Night of Noir


Title: The Turning Point

It’s a dark, cold, rainy night. Everyone’s face is obscured by hoods and umbrellas. Outside of the streetlights, people move around in shadows.

In other words, it’s a perfect night to watch a film noir.

The local independent theater is running its annual Noir City film festival, where somewhere between a dozen to about twenty films are shown. I’d previously written about the festival here. Last time, the musical interlude was a trio. This time was a jazz quintet playing songs that were seemed perfectly at home in the 1950s. The leader played the flugelhorn, wore a black beret, and would snap his fingers when one of his band members performed a specially cool solo.

The film that I watched was The Turning Point. I’d never heard of it. It starred a young, very thin William Holden.

Holden played Jerry, a world weary cynical newspaper reporter. His best friend from childhood, John, is now a crusading prosecutor intent upon bringing down the local syndicate being led by a heavy named Eichelberger. Helping John is his assistant and love interest, Amanda.

The film was made in 1952. Of special note is that the Kefauver Senate hearings took place in 1951. This is probably long faded from memory, but the Kefauver hearings were significant because Senator Kefauver led an investigation into organized crime. Before the hearing, most people followed the lead of J. Edgar Hoover in believing that there was no effective organized crime in the United States. The Kefauver committee exposed the falsity of this opinion. Among others, Mickey Cohen, Meyer Lansky, and Frank Costello were subpoenaed to testify. One of the most famous images is Costello’s hands nervously twitching as he testified.

The plot of this movie centered around a similar device. John is bringing members of the syndicate in to testify under oath. At one point, he brings in Eichelberger. As John questions him, you see Eichelberger nervously twitch his hands. A detail lost now, but must have been amusing to audiences in 1951.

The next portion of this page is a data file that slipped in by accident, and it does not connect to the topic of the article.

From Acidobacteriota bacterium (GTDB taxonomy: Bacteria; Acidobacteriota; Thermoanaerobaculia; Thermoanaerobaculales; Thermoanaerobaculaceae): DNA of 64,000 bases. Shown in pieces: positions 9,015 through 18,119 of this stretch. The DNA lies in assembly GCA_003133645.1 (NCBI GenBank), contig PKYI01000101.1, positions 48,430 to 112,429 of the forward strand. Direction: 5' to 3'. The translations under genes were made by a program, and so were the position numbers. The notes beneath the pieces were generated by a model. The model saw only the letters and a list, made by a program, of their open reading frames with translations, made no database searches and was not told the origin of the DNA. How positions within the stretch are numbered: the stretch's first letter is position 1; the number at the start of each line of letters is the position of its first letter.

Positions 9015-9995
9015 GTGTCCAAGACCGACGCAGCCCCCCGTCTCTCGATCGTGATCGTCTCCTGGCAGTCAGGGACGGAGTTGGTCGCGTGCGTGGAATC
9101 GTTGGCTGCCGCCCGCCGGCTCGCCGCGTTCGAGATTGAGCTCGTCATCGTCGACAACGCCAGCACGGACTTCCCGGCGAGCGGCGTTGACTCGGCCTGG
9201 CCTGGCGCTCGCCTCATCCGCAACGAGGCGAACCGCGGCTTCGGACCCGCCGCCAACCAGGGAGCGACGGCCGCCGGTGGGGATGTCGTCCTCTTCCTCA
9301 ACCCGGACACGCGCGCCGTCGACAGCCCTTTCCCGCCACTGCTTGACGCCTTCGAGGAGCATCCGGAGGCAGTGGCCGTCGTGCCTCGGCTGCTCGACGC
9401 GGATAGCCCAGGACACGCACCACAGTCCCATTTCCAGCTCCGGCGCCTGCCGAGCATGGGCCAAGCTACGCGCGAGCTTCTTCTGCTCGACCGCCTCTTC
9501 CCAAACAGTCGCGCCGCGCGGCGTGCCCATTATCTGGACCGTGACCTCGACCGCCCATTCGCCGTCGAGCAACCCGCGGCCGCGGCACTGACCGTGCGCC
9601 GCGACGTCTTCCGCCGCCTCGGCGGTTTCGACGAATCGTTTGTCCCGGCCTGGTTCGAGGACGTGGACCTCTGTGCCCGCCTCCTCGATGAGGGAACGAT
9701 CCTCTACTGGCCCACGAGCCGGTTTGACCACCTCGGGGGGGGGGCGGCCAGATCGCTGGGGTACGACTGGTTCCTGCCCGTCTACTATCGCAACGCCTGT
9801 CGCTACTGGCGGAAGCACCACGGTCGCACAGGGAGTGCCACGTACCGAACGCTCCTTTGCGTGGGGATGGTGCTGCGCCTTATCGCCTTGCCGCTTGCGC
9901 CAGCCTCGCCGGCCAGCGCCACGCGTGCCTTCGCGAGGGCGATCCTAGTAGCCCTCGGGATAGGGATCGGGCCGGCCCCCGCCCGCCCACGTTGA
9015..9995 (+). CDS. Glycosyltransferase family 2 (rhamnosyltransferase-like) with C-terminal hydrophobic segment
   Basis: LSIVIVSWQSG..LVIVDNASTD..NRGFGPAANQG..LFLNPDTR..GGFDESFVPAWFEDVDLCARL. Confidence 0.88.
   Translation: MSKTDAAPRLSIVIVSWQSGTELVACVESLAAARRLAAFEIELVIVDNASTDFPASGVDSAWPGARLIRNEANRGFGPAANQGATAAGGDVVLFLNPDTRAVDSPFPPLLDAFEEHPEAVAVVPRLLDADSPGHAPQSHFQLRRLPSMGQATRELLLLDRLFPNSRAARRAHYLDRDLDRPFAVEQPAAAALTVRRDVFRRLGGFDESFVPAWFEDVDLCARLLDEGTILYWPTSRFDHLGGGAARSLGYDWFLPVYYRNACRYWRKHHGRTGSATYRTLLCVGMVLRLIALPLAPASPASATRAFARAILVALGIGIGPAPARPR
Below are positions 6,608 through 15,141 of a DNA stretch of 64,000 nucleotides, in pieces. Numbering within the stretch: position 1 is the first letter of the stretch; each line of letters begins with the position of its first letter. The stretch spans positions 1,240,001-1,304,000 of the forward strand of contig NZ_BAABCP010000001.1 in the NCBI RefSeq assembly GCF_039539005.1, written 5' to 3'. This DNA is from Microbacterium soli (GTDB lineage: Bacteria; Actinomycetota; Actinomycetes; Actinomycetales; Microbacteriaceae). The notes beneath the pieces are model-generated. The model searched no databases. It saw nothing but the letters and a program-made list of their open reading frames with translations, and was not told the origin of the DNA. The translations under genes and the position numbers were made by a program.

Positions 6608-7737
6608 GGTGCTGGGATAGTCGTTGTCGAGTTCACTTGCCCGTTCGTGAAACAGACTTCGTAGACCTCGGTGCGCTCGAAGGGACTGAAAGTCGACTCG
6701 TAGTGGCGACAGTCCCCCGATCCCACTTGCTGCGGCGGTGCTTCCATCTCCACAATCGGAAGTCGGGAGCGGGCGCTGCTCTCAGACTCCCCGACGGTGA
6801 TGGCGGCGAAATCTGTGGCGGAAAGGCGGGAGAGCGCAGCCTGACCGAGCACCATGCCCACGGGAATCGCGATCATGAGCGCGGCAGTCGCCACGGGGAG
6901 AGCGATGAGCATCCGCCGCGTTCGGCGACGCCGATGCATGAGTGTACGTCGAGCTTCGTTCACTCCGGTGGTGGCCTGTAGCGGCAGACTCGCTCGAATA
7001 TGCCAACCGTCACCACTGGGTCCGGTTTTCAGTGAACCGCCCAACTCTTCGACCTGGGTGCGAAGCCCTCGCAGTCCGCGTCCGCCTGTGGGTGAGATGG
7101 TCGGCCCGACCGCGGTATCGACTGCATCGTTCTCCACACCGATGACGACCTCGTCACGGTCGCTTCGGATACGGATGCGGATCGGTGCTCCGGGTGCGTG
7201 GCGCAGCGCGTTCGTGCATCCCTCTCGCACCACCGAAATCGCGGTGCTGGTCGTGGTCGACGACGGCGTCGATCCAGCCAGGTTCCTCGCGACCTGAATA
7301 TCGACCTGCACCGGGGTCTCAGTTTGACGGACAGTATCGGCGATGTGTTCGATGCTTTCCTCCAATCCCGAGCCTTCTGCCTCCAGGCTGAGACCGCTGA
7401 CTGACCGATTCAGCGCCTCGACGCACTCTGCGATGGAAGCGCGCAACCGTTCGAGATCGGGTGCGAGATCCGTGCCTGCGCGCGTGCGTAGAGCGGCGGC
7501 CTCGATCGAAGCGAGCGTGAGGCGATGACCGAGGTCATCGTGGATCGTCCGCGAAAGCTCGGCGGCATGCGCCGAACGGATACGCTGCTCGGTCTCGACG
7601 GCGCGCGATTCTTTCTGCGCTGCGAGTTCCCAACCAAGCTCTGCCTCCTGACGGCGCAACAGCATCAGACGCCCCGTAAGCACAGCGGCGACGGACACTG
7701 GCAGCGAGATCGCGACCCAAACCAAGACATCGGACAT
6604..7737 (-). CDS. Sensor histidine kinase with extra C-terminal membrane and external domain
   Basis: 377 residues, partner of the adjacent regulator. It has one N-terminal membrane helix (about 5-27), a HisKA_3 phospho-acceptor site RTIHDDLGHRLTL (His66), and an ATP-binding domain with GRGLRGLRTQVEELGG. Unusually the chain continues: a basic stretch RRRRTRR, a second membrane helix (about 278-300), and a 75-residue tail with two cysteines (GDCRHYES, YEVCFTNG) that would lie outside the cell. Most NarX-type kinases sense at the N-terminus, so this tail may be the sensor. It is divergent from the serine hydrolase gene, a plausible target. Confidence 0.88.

Unsurprisingly enough, the syndicate fights back against the pressure. It turns out that John’s father, a police officer that is also on the task force, is secretly under the thumb of the syndicate and is forced to divulge information to them. That is until Jerry discovers it and pressures John’s father to betray the syndicate. This directly leads to the father’s death, much to Jerry’s guilt.

At the same time, Amanda and Jerry discover their mutual attraction, which adds to Jerry’s guilt and puts even more pressure on John.

Despite all of that, it looks like John is going to get enough evidence to bring the syndicate down. The syndicate, in desperation, is willing to go to extreme lengths, including murder and arson, to protect itself.

The film is over sixty years old and is very rarely released, so there’s probably not a lot of point in avoiding spoilers. Let’s just say that in true noir mode, the cynical guy has a moment of idealism for which he pays with his life. The previously idealistic guy now has been given a heavy dose of reality but has steeled himself for the fight to come. The woman in the middle has a broken heart but is ready to stand and fight as well.

All in all, a very good entry in the noir canon.

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